Stories / Interviews, Awards

Q & A with Stuart Brioza and Nicole Krasinski of the JBF Award–Nominated State Bird Provisions

Anna Mowry

Anna Mowry

April 11, 2013


Anna Mowry interviews the chefs behind the 2013 James Beard Award nominee State Bird Provisions

When State Bird Provisions opened last New Year’s Day, it offered a novel vision of dining from husband-and-wife team Stuart Brioza and Nicole Krasinski. Instead of taking orders tableside, their staff wheeled around a cart, dim sum–style, piled with the couple’s intricate, globally inspired small plates. The format—and the Rubicon graduates’ exciting food—seemed to win over just about everyone in San Francisco and beyond. We spoke with Stuart and Nicole about their follow-up project, the versatility of pancakes, and where they eat on their days off.


JBF: There's a section on your menu that's just pancakes, so we have to ask: why pancakes?

SBP: Many cuisines around the world have some form of a pancake, so we took that as the starting point to make several types of savory pancakes that showcase bold flavors, whether it’s sea urchin, fresh pickled anchovies, sauerkraut, kimchi, or soft cheese. Who doesn't like a pancake crisped in butter?

JBF: We've read that State Bird Provisions came together in a very organic way, evolving over the course of several months, with lots of input from your friends and customers. Do you feel that the restaurant has settled on its ultimate identity, or do you plan on introducing any new concepts during the coming months?

SBP: When we opened SBP, we thought of it as our mid-century workshop focused on the craft and collaboration of food, and we let the dishes sell themselves rather than in print. Through this process, the menu started to evolve from about 12 dishes to around 30 dishes, many of which have become semi-permanent ideas that float with the seasons.

The interior started the same way. Several of our artist friends collaborated on the handicraft of the pegboard walls. We have a great collection of handmade pottery elements that add to the creative eye of our florist. The restaurant is warm and vibrant in its décor, which really is in sync with the warm hospitality that we pride ourselves on.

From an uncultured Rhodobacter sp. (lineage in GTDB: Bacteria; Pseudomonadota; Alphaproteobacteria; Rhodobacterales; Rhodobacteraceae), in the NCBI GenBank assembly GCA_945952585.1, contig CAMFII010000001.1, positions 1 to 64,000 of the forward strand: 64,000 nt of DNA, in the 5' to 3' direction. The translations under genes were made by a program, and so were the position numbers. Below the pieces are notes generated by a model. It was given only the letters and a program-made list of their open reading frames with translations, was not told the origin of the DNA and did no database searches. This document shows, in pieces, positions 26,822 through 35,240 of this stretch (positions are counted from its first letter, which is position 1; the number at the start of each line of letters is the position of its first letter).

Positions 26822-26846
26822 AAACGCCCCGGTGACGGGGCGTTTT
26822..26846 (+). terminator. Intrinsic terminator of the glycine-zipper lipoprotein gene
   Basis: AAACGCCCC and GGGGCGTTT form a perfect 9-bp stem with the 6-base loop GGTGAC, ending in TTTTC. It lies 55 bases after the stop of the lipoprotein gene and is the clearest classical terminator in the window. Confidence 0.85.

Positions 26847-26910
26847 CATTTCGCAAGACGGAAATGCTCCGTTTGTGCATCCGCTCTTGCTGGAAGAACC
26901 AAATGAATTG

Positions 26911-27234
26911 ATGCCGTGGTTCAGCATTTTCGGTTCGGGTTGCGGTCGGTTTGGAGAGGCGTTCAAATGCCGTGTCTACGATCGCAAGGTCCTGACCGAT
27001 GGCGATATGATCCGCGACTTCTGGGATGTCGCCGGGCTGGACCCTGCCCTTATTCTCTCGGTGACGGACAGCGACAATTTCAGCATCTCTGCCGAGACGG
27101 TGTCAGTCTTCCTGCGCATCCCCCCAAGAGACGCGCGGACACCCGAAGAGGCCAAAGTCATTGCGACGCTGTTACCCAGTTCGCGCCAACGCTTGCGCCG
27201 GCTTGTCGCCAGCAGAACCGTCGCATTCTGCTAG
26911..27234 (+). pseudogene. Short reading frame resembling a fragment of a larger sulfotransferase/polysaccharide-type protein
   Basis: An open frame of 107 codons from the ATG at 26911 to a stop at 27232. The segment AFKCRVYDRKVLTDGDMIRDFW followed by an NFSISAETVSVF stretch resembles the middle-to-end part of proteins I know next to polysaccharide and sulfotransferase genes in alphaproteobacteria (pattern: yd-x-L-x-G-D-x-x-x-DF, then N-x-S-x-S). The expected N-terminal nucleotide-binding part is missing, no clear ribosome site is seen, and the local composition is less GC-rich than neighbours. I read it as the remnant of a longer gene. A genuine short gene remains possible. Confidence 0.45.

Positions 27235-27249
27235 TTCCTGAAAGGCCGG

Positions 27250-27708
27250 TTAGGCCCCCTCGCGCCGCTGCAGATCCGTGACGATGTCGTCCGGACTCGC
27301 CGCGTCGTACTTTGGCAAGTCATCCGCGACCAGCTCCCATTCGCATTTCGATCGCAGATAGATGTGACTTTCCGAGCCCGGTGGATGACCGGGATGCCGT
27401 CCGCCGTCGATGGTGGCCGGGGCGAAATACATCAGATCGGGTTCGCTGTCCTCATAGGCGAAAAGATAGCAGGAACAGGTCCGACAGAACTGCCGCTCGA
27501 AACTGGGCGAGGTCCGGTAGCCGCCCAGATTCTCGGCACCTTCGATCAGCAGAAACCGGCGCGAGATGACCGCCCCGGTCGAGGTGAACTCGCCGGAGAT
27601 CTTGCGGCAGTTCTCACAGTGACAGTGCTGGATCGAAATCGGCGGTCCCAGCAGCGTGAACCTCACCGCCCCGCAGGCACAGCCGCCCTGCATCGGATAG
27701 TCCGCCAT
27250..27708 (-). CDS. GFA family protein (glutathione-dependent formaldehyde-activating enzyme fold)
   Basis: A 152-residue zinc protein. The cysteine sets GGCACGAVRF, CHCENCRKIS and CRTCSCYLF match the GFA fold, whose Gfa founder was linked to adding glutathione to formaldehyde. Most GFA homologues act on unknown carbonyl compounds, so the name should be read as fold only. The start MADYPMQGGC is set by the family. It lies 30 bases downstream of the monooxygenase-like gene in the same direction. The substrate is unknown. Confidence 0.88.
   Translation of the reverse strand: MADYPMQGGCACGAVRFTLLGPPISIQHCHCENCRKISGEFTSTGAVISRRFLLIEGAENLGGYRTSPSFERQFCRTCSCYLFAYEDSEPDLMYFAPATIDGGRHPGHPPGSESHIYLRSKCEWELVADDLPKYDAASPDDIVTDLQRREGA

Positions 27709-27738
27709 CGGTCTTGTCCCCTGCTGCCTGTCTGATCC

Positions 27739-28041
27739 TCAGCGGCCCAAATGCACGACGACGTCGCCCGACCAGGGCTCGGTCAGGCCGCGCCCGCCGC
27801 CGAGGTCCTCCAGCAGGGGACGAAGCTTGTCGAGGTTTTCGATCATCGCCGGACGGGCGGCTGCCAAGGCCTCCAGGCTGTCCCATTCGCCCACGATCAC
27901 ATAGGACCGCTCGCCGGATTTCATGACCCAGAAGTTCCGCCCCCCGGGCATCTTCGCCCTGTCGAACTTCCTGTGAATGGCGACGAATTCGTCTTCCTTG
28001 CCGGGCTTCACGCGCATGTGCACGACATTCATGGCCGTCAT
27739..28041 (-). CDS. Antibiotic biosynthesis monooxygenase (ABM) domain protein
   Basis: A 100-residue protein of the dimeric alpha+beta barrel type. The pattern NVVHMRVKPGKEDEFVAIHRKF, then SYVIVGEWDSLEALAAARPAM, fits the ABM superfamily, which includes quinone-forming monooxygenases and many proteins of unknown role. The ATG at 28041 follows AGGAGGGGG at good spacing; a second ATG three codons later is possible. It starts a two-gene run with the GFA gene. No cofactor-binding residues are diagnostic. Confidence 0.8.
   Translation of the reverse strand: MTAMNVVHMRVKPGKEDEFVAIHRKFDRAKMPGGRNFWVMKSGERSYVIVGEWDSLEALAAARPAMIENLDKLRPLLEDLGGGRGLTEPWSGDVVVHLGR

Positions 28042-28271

It took a while to settle on our “identity”, which really pushed inspiration. I've always liked the quote “dead fish don't swim upstream”. SBP will continually evolve and we've got a real solid foundation to build upon.

JBF: What's a dish that you're especially proud of or excited about that's on the menu now?

SBP: For Stuart, it’s the cold potato, smoked trout, and clam 'porage': bintje potatoes cooked in dashi, slightly crushed, and flavored with smoked trout, Meyer lemon, scallions, and extra virgin olive oil, with steamed clams set on top. For Nicole, the griddled buckwheat chocoyaki (a buckwheat dough stuffed with a walnut–chocolate frangipane) with roasted strawberry–Damson plum jam, whipped ricotta, and cocoa nibs.

JBF: You two are going to be opening your second project, the Progress, down the street. Are there any new details about it that you'd like to share?

SBP: We are fortunate to be in a century-old building that has enough space to house two restaurants. It has always been a dream to have this kind of setup where we can share elements of each kitchen and limit our commute. The Progress will work in a way that’s different and yet symbiotic with what we've learned at SBP. It's a larger space with 25-foot ceilings and a mezzanine. We'll have a full bar, larger tables, and larger plates.

JBF: You’ve said that you wanted State Bird to be a restaurant that chefs go to on their days off. Where do you like to go on your day off?

SBP: Zuni for the Caesar salad, Nopalito for Mexican food, Turtle Tower for a bowl of pho, Outerlands, Bar Tartine.

JBF: It's probably tough for you to find time to dine out, but can you tell us about a great meal you've had over the past year?

SBP: Ibai in San Sebastián. This was a lunch that suspended time for hours. You have these experiences based on where you are mentally: we were open to it and it caught us off guard. We were the only foreigners, there was a language barrier, no printed menu, and no fuss. The food was expertly prepared, but it went beyond that—it was a social experience. It was the ultimate restaurant

JBF: Lastly, what's your earliest food memory?

SBP: For Stuart, a steamed artichoke with mayonnaise. For Nicole, eating pomegranate from the neighbors’ yard while sitting on top of the washing machine—so Mom could throw any stained clothes directly into the laundry!

About the author: Anna Mowry is senior editor at the James Beard Foundation. Find her on Twitter and Instagram.